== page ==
Herbal ‘Medicines’ Skimping on the Herbs?
A misconception is to conflate natural with healthy and synthetic with unhealthy. This misconception is easily cleared up by pointing out that botulinum toxin is 100% natural, but also the most toxic substance known to man. However illogical, this perception is boosting the herbal ‘medicine’ industry and if recent evidence is an indication, for some companies, demand is outstripping supply. A recent study showed that the ingredients listed on the label of some herbal products are being replaced by cheaper substitutes such as rice and weeds.
This research, carried out at the University of Guelph and reported in the New York Timesthis week showed that over 1/3 of the 44 tested products contained none of the listed product as they had been entirely subsitituted with another filler. Some fillers were relatively innocuous such as rice powder, however some were potentially dangerous like walnut which could be deadly to those with nut allergies. Other substitutes included plants which cause rashes or laxative effects.
Some herbal medicines have stronger evidence behind them than others and one of the more beneficial is St. John’s wort which has been shown could be effective for mild depression. It was one of the herbal treatments tested which contained only rice powder and no St. John’s wort. In these cases the seriousness of the situation is underlined; a patient suffering from depression, rightly or wrongly, decides to self-treat with herbal medicine rather than conventional medicine and all they receive is a rice pill, allowing their depression to go entirely untreated.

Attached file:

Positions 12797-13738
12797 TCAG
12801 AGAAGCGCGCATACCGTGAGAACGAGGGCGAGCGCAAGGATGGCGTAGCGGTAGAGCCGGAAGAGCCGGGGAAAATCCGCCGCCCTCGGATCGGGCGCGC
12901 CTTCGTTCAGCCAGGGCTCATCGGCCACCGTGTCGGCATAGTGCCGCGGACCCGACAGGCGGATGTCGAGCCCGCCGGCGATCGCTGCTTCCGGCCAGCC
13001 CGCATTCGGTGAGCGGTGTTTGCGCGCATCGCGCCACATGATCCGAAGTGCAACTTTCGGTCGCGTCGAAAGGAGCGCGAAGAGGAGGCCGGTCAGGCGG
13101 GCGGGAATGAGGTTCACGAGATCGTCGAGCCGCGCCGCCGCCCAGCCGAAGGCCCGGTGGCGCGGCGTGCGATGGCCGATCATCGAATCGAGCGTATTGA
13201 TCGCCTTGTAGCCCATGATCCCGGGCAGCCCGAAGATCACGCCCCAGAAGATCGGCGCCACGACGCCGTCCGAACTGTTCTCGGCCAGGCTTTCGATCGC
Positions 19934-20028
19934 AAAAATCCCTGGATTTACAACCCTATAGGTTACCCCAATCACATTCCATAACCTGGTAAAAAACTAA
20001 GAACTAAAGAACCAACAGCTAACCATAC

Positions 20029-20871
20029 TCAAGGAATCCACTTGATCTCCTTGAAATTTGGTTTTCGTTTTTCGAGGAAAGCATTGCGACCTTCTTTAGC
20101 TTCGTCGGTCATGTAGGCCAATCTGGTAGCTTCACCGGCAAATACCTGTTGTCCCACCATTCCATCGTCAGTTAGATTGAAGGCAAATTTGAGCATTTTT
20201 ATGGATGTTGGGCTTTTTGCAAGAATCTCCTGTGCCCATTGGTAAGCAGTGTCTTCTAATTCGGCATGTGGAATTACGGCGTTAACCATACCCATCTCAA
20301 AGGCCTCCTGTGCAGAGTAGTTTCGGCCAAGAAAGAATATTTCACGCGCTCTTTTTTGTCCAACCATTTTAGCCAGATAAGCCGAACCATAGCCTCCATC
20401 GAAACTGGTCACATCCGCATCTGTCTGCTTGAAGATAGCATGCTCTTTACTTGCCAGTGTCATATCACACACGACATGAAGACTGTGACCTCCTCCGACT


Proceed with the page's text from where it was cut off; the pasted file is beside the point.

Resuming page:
The researchers used a DNA barcoding approach which can identify the presence of a species’ DNA. One of the potential drawbacks of the study is that it may not be able to detect DNA of labelled ingredients in cases where the material has been highly purified to remove traces of the DNA. This does raise the question though, if a product is highly processed and purified, at what point does the title herbal or natural cease to apply?
This study comes a few months after I wrote for Pharma IQabout ‘herbal’ medicines being sold online which were shown by the FDA to contain hydroxythiohomosildenafil which is similar to sildenafil, an ingredient in Viagra.
Since 1994 herbal medicines in the US have been relatively unregulated, only being pulled when harm could be demonstrated. The argument that they should be more tightly regulated raises an issue about perception. If all herbal medicines had to demonstrate that they contained nothing but the listed ingredient and that they were safe, it could lead to the perception that they are also effective. How would a member of the public know that a tightly regulated product with a stamp which could read ‘approved as safe by the FDA’ was no more effective than placebo?
One possible way around this which might be popular with those who oppose regulation might be to publicly name and shame those products or companies who routinely adulterate their products. One difficulty with this plan was demonstrated in the study, they did not disclose the names of the companies who failed their tests “To avoid singling out any company” which appears to be merely a cop-out to avoid potential litigation.
The fear is that this is a disaster waiting to happen and that it will take a disaster before anyone will intervene and do something about it.